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Emergency Teaching–Learning Methods (ETLM) during COVID-19: Lessons Learned from Sri Lanka

Ruchira Gangahagedara
Muditha Karunarathna
Wasantha Athukorala
Shyamantha Subasinghe
3,* and
Prabath Ekanayake
Postgraduate Institute of Humanities and Social Sciences, University of Peradeniya, Peradeniya 20400, Sri Lanka
Department of Economics and Statistics, University of Peradeniya, Peradeniya 20400, Sri Lanka
Department of Geography, University of Peradeniya, Peradeniya 20400, Sri Lanka
Department of Education, University of Peradeniya, Peradeniya 20400, Sri Lanka
Author to whom correspondence should be addressed.
Educ. Sci. 2021, 11(10), 579;
Submission received: 14 August 2021 / Revised: 19 September 2021 / Accepted: 20 September 2021 / Published: 24 September 2021


Sri Lanka’s education system was suddenly shifted from classroom-based free education to online-based distance learning as an emergency teaching and learning method (ETLM) in response to the COVID-19 pandemic lockdown. This study examines how various stakeholders used online-based distant learning as an ETLM, and highlights the lessons learned from such a transition in Sri Lanka through a case study of the Kandy education zone (KEZ), in response to the country’s COVID-19 pandemic lockdown. We obtained the data through a questionnaire survey from 19 schools in KEZ, selecting the teachers, students, and parents as a survey sample. The findings revealed that nearly 64.7% of teachers used social media for the teaching–learning process (TLP), 27.9% used standard online teaching platforms, and only 7.4% used traditional teaching methods during the pandemic lockdown. Additionally, 36.5% of teachers and 41.2% of students favored the WhatsApp mobile application for the TLP, while others preferred other applications. However, during the COVID-19 lockdown, most of the less privileged schools in the peripheral areas of the KEZ adopted traditional teaching methods (TTM). The extent of the gap in ETLM adaptation and the driving factors that led to observable discrepancies between privileged and non-privileged schools, even in the urban settings of the KEZ, are also discussed in this study. These findings are significant in terms of educational policy making and management. Overall, this research contributes to understanding the ETLM adaptation of the KEZ by proposing policy directions that policymakers and other higher education authorities in the country should consider in an emergency.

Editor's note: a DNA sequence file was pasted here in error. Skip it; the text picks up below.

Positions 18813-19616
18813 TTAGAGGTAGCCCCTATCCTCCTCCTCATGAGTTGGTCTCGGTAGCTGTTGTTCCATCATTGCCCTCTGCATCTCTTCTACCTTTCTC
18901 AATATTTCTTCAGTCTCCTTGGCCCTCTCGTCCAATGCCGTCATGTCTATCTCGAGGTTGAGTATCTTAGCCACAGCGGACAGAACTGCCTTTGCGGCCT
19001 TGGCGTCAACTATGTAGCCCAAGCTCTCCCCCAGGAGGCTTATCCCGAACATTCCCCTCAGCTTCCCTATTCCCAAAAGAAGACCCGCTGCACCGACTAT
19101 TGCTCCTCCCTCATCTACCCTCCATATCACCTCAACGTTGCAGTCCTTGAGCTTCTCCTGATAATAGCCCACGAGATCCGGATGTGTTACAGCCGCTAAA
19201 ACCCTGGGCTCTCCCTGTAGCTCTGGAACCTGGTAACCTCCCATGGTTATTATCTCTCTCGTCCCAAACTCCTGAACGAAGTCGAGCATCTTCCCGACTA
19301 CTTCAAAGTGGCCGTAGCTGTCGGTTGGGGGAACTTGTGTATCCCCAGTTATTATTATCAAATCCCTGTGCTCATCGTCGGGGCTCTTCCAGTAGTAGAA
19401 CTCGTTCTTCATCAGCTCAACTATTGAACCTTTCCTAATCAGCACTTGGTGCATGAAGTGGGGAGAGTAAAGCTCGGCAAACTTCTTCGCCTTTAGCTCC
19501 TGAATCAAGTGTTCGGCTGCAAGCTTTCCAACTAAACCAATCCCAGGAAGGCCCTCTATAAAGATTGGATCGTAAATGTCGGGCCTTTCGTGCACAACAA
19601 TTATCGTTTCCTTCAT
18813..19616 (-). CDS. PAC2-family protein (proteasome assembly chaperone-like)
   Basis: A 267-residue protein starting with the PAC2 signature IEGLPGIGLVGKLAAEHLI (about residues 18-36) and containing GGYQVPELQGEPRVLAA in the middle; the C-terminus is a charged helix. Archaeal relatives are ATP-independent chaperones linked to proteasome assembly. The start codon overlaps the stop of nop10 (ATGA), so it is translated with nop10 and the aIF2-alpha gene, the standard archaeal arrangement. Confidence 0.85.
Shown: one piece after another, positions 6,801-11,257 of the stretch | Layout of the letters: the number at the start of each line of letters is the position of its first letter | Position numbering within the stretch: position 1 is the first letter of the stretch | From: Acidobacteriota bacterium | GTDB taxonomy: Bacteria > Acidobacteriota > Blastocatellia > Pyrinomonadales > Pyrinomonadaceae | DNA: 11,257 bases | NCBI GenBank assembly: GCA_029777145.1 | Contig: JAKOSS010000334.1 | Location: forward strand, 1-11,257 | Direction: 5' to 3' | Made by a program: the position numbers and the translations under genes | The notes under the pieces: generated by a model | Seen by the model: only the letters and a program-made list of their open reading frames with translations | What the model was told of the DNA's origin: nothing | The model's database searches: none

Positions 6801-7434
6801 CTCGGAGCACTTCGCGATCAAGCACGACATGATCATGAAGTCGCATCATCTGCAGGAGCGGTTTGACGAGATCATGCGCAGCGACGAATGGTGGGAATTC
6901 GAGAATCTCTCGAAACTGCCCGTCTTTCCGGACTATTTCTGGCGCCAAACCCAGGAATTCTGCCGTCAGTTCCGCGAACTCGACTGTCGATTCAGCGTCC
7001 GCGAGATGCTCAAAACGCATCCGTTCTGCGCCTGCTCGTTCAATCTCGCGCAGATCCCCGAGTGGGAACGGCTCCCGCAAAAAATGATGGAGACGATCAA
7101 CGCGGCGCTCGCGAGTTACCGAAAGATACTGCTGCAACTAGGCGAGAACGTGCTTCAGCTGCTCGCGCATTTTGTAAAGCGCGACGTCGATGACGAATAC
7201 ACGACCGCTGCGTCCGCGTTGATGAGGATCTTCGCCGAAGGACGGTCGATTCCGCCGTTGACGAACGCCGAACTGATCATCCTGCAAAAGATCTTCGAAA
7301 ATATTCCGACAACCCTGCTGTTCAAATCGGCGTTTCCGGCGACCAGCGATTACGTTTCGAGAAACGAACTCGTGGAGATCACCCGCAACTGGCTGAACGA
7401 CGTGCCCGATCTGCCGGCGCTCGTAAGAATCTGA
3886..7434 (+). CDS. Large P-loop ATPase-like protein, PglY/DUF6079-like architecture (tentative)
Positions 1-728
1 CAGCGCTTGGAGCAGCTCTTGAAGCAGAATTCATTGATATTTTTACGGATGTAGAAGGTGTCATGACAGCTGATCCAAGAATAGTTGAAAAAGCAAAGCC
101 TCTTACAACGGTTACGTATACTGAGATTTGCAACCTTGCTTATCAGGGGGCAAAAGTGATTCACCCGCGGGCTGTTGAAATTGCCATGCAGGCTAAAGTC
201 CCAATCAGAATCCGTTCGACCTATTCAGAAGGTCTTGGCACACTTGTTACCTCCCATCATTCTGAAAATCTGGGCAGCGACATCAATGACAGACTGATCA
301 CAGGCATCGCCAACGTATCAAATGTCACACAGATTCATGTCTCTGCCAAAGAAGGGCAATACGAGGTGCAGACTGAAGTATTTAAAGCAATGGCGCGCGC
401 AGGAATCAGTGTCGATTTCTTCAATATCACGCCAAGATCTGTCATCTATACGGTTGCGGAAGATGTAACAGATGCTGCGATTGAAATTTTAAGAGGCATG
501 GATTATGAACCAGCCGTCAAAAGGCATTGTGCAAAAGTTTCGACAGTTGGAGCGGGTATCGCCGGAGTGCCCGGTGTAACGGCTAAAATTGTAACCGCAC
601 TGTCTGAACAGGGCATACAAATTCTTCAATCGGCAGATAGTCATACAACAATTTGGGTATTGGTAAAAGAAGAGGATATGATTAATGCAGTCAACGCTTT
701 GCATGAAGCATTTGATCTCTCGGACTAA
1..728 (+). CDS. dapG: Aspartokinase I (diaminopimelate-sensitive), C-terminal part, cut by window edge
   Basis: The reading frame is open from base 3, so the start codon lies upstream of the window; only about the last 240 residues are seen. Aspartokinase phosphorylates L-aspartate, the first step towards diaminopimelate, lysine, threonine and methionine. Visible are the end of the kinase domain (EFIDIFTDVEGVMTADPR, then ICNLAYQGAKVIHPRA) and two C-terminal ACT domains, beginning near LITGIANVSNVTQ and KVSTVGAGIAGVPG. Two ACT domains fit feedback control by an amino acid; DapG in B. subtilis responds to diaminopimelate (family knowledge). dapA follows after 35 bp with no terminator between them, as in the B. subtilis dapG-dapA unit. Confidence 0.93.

1. Introduction